Phyllo, filo, or fillo dough (from Greek: φύλλο filo 'leaf') are paper-thin sheets of unleavened flour dough used for making pastries in Middle Eastern and Balkan cuisine.
Filo can be used in many ways: layered, folded, rolled, or ruffled, with various fillings. Some common varieties are with:
Cheese: called Tiropita in Greece and Cyprus, Peynirli börek in Turkey, Burekas in Israel, sirnica in Bosnia and Herzegovina, Gibanica and Burek in Serbia, standard Banitsa in Bulgaria
Chicken: called Kotopita in Greek cuisine Tavuklu börek in Turkish cuisine,
Vegetables: Chortopita in Greek cuisine (Prasopita when filled with leeks) sebzeli börek (spinach, leek, aubergine, courgette, etc.) in Turkish cuisine,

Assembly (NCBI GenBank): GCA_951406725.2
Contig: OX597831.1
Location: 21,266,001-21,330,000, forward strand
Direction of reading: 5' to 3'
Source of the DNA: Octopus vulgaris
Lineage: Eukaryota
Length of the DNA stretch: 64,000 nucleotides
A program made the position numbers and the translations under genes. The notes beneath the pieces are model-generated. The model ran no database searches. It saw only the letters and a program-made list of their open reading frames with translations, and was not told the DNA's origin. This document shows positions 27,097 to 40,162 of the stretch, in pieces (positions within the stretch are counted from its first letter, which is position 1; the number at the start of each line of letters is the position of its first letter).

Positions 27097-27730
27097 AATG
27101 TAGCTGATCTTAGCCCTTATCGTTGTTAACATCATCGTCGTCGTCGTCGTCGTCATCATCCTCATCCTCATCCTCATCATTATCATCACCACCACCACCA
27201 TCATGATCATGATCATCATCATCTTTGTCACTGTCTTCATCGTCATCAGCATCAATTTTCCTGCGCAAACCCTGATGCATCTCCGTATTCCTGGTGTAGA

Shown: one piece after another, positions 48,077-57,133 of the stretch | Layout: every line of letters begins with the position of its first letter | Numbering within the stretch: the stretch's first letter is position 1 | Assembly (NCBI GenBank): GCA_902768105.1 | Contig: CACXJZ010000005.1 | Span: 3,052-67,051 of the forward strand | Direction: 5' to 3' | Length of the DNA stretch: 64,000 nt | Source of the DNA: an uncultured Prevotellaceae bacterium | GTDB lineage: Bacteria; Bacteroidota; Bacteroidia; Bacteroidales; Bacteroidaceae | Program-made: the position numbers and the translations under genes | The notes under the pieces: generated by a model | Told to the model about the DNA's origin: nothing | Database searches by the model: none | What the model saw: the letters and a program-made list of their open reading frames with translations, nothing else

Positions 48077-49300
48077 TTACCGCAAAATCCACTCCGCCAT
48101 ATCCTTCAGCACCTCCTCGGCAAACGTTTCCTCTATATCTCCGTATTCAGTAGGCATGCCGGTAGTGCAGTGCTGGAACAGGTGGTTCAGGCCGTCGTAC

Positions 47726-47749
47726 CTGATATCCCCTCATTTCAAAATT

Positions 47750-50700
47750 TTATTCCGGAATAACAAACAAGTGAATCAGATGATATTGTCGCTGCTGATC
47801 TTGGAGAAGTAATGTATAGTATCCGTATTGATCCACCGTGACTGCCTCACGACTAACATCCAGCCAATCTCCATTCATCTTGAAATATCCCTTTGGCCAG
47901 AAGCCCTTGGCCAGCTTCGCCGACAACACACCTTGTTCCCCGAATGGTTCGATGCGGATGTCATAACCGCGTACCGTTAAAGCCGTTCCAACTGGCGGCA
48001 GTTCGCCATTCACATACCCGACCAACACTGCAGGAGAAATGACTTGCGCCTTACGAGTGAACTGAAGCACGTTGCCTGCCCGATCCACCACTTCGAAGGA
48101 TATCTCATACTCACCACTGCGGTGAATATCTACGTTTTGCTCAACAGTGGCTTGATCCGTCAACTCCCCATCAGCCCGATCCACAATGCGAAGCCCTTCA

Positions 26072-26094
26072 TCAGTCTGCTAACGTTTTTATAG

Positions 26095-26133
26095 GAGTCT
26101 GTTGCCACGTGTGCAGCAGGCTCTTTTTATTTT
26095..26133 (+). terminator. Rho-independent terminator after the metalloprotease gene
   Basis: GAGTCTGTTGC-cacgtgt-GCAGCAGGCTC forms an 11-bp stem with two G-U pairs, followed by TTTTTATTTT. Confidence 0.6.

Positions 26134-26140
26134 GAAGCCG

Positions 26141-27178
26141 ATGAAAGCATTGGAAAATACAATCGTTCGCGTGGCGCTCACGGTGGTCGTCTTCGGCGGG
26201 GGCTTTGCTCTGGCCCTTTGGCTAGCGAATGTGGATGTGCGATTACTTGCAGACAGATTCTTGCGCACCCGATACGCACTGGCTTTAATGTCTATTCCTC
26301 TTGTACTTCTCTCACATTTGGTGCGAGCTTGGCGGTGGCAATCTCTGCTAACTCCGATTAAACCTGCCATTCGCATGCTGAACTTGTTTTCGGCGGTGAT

Meat: called Kreatopita in Greek cuisine, Kıymalı börek or Talas böreği (with diced meat and vegetables) in Turkish cuisine, Burek in Bosnia and Herzegovina, Croatia, Serbia and elsewhere
Nuts and syrup: Baklava, sütlü nuriye, şöbiyet, saray sarma in Turkish cuisine
Potatoes: called Patatesli börek in Turkish cuisine, Patatopita in Greek cuisine, Krompiruša in Bosnia and Herzegovina and Serbia, Patatnik in Bulgarian cuisine
Powdered sugar on top and filled with grated apples - Czech cuisine závin
Spinach and feta cheese: called Spanakopita in Greek cuisine, Ispanaklı börek in Turkish cuisine, Spanachnik in Bulgarian cuisine, zeljanica in Bosnian cuisine.
Milk: Mlechna Banitsa in Bulgarian Cuisine




Made with the following machines:
Samosa line  Baklava-Fillo-extruder  Baklava-Fillo-stretch  
Burek line
 Automatic Baklava Fillo Crust layer Phyllo (by extruder)  Automatic Baklava Fillo Crust layer Phyllo (by stretching)  



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